Academic journal article Historical Studies

The Maritimes Region and the Building of a Canadian Church: The Case of the Diocese of Antigonish after Confederation

Academic journal article Historical Studies

The Maritimes Region and the Building of a Canadian Church: The Case of the Diocese of Antigonish after Confederation

Article excerpt

This article addresses the role of regions in the formation and nurturing of a "national" Catholic Church among English-speaking Catholics in Canada after Confederation. Focussing on the Diocese of Antigonish, in Nova Scotia, as one example, the author claims that the bishops, clergy, religious, and laity of the Maritimes region were integral to the construction of an English-speaking Catholic "network" that extended from the Atlantic to the Pacific. By merit of the appointment of Antigonish and other Maritimes-born men to the new episcopal sees of the Prairie West and the northwest coast, easterners were able to lay the foundations of a Catholic network that would facilitate the movement of priests, women religious, and lay persons into the newly settled regions of the country. In the process, Antigonish men and women reconstructed on the Canadian frontier the parochial, administrative, and canonical institutions they had known in the East. They then filled these institutions with values imported from their own region: the necessity of Catholic hospitals, social services, schools, and, in particular, post-secondary Catholic education. By the 1940s, the creation of this English-speaking Catholic network effectively curtailed the national influence of the French-Canadian church beyond Quebec and some adjoining regions.

Cet article regard le role des regions dans la fondation et le maintient d'une eglise catholique canadienne entre les catholiques anglophones apres la confederation. Regardant plus pres le diocese d'Antigonish, Nouvelle-Ecosse, comme exemple principal, l'auteur affirme que les eveques, les pretres, les religieux (euses), et les laics des maritimes etaient integraux a la fondation d'un reseau de catholiques anglopbones qui s'est etendu de l'Atlantique au Pacifique. En nominant des hommes du diocese d'Antigonish, et d'autres regions des maritimes, comme eveques dans l'Ouest, et les Prairies ainsi qu'au Nord-ouest, les hommes de l'Est ont pu mettre les fondations d'un reseau catholique qui faciliterait le mouvement de pretres, religieuses et laics dans les nouvelles regions du pays. Tout en faisant cela, les hommes et les femmes d'Antigonish on renove, sur le front canadien, les institutions paroissiales, administratives et canoniques qu'ils avaient connu dans l'Est. Ils ont ensuite rempli ces institutions avec les valeurs de leur propre region: la necessite d'hopitaux catholiques, de services sociaux, d'ecoles et en particulier d'education catholique post-secondaire. Dans les annees 40, la creation de ce reseau catholique anglophone a reussi a raccourcir l'influence nationale de l'eglise Francocanadienne en allant plus loin que le Quebec et les regions aux alentours.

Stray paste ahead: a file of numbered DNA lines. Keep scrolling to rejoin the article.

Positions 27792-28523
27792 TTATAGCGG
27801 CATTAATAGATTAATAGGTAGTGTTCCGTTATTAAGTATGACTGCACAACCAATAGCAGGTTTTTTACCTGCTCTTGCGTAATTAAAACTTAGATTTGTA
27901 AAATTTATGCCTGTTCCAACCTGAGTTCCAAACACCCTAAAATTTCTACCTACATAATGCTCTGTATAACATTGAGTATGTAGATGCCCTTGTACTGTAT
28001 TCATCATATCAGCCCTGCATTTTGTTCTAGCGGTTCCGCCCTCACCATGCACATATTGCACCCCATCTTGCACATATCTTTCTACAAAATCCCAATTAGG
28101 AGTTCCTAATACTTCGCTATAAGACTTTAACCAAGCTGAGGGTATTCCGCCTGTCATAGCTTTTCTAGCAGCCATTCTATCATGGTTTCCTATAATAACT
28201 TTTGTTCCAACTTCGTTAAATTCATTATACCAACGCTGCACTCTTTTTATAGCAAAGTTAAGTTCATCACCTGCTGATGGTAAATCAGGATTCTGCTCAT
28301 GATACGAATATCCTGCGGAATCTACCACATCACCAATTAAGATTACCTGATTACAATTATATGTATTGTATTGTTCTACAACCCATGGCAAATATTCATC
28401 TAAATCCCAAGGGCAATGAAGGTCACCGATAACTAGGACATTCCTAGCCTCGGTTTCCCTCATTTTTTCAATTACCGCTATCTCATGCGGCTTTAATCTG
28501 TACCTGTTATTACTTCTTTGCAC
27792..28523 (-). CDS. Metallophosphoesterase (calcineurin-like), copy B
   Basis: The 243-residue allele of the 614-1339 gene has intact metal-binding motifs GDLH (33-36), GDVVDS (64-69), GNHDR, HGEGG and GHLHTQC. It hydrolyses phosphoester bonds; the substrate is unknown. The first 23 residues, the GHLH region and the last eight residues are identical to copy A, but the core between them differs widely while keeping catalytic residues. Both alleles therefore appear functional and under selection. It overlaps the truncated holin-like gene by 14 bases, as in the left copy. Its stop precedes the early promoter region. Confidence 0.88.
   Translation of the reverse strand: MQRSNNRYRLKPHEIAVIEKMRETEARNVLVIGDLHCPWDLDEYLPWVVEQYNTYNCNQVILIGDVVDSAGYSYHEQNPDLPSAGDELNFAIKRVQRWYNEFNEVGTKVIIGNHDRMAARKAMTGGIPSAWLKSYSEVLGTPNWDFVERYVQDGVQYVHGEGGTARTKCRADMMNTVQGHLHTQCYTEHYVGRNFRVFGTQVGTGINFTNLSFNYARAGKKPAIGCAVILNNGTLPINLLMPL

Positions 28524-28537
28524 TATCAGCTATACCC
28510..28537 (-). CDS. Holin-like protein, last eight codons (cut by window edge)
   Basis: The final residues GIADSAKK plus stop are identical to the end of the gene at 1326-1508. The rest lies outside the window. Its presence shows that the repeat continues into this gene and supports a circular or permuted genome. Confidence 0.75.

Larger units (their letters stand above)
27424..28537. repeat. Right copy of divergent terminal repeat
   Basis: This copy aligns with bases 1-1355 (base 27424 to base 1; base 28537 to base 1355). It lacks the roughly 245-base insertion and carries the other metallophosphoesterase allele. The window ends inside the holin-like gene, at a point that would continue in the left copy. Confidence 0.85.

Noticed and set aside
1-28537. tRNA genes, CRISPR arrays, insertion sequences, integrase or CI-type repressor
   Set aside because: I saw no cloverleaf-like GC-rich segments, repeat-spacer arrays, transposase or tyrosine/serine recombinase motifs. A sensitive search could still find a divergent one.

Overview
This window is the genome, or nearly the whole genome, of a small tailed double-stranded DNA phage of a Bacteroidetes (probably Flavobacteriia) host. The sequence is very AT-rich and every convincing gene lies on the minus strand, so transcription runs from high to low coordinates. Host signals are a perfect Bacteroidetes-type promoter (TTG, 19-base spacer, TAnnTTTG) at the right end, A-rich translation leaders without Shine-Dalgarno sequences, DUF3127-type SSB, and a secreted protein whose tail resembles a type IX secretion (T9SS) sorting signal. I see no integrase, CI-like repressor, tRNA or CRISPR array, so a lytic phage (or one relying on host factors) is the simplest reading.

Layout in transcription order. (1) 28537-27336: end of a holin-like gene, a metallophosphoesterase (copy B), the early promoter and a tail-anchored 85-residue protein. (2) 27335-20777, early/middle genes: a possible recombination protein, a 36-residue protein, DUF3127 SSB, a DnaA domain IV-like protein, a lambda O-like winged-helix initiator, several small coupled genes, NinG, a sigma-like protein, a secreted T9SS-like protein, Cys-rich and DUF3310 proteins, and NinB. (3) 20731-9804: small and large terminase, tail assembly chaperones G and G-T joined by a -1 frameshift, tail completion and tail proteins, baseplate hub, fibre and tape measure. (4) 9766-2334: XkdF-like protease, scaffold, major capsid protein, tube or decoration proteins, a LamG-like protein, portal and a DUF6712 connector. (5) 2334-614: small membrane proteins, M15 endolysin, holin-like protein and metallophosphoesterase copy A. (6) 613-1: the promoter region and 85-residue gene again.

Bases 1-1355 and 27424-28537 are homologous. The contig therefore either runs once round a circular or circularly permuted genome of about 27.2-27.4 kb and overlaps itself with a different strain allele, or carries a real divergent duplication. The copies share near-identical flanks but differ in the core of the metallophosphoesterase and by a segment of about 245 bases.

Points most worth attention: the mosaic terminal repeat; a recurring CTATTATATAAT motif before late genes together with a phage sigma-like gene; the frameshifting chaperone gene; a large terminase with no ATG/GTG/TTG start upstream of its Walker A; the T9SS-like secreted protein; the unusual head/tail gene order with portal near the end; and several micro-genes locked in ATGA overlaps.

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The Catholic Church in Canada can be characterized by both its national and regional natures. Since Confederation, the ties of a common faith, the cohabitation of Catholics within a defined geographical land mass, and the shared experience of governance under a common federal state has created the impression of a national Catholic Church from sea to sea. In both history and in our own times, however, the reality of the Canadian church has resembled more what J.M.S. Careless once described of Canada as a collection of "limited identities." (1) It is in the country's regions where the shared doctrinal, magisterial, and canonical norms meet the complex web of local cultures, creating, in the process, distinctive expressions of the Catholic faith. Each of the regions of Canada--the Northern Territories, Western Prairie, the Pacific slope, Ontario, Quebec, and the Atlantic provinces--contain Catholic communities made distinct from one other by historical experience, language, the presence or absence of an ethno-cultural mosaic, Catholic-non-Catholic relations, the political climate between religion and the state, and by various levels of economic expectations and development.

Until the recent publication of Terence J. …

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